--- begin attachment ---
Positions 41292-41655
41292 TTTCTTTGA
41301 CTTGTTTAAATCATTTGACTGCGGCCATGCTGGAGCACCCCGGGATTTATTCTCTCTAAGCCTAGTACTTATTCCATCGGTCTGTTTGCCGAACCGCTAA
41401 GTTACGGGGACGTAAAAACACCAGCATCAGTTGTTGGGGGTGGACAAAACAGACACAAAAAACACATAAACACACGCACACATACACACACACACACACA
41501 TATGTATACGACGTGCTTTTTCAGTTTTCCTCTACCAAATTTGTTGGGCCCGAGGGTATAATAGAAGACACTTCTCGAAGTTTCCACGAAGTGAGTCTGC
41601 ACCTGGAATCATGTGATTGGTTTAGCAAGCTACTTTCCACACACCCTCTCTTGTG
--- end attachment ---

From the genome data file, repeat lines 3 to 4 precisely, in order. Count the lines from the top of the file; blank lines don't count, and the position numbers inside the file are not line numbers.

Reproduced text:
41301 CTTGTTTAAATCATTTGACTGCGGCCATGCTGGAGCACCCCGGGATTTATTCTCTCTAAGCCTAGTACTTATTCCATCGGTCTGTTTGCCGAACCGCTAA
41401 GTTACGGGGACGTAAAAACACCAGCATCAGTTGTTGGGGGTGGACAAAACAGACACAAAAAACACATAAACACACGCACACATACACACACACACACACA